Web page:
Great ideas Sharon but my main concern is the cover for the stock tank which I plan to use everytime (I don't trust squirels and other criters here in my area). I was thinking of adding floating plants, as well as some filtering plants directly atop the filter. 

 

As far as the tube from the tank to the filter, it doesnt show on the picture but it goes behind the filter.  

 

I notice you get a lot of splash when the water exits the filter.  That water loss can add up over time.  Extending the exit pipes can help,  but you can also get plants into the picture here.   Showing  a rather ugly picture:

 

 

061.jpg

 

You see plants in the top of the filter, and also plants in the rail planter from Lowes that sits on a "rail" across the tub (2x4 wrapped in plastic).  Those in the top of the filter grow in pots of gravel or hydropnic medium.  

 

I drilled holes in the bottom of the side "legs" of the planter for the water to return to the pond, stuffed the legs with filter padding, and then filled the planter with hydroponic medium.  I used expanded clay pellets in this planter, but I prefer the recycled glass grow stones, which weigh less and seem to promote better plant growth.  Then I plant in the medium.

 

My filter has a single outlet pipe, so I had to attach a "holey pipe" going across the planter to distribute the water.  If you built one of these, you could just extend your three pipes so they go over the edge of the planter, and get good water distribution.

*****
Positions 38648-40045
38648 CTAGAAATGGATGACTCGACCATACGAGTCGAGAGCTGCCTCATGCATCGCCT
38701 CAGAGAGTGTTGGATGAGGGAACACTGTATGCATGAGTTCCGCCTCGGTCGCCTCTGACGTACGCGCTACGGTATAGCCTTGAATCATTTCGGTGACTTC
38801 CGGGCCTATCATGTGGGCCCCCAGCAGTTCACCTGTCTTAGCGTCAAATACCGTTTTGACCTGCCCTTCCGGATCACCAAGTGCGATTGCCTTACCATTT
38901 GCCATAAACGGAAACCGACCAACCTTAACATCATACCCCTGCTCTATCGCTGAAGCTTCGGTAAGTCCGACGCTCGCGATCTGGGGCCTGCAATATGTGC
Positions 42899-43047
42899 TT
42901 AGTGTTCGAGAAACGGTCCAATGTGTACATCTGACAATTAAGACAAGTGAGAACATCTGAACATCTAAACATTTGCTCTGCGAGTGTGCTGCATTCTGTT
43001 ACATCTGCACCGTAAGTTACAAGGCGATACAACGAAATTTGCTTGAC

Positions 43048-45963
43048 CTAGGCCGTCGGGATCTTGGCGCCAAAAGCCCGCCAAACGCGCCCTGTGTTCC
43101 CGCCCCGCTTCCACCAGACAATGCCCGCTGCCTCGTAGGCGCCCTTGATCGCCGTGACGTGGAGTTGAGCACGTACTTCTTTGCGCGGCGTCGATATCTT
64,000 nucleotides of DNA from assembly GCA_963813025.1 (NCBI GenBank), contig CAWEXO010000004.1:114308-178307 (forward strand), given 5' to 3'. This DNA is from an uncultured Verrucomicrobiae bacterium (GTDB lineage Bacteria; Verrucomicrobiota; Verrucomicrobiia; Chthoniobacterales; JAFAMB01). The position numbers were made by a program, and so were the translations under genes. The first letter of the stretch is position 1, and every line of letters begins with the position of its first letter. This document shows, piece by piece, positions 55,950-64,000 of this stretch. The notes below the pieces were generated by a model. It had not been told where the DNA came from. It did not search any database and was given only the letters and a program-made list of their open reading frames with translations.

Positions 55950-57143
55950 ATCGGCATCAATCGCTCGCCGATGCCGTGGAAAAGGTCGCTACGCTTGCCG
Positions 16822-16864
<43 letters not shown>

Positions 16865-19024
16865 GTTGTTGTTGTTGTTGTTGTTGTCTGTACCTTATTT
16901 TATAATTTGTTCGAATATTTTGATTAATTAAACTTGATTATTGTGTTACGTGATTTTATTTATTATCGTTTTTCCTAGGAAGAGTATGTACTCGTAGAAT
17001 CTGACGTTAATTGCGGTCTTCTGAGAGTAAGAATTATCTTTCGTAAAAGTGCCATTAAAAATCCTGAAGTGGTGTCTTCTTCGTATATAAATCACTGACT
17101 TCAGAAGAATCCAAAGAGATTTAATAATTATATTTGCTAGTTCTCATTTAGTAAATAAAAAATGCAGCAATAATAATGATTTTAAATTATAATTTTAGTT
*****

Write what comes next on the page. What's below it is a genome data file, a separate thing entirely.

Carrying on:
Where does the hose from the pump enter the filter?  

 

Edited by shakaho

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Thanks Sharon for the inspiration and the detailed build instructions for the stock pond (with play sand), the diy filter, and the chicken wire cover. 

 

http://s30.postimg.org/eo8r9au5d/pond1.jpg

http://s9.postimg.org/bl8ywb9m7/pond2.jpg

 

Pardon the water cloudiness, I just put in the play sand.

 

Next project will be the continuous water change. Can't wait to take the goldies out, hopefully it gets warmer here in the East Coast soon.

Oh wow id love to see Sharon's link for this and clone my own :teehee. Could you post it for me  :peeka 

Your pond looks really great! Cant wait to see it stocked and in action!!

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I think I found it!

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Read this  and this for principles,  then read this for "how to".

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Great ideas Sharon but my main concern is the cover for the stock tank which I plan to use everytime (I don't trust squirels and other criters here in my area). I was thinking of adding floating plants, as well as some filtering plants directly atop the filter. 

 

As far as the tube from the tank to the filter, it doesn't show on the picture but it goes behind the filter.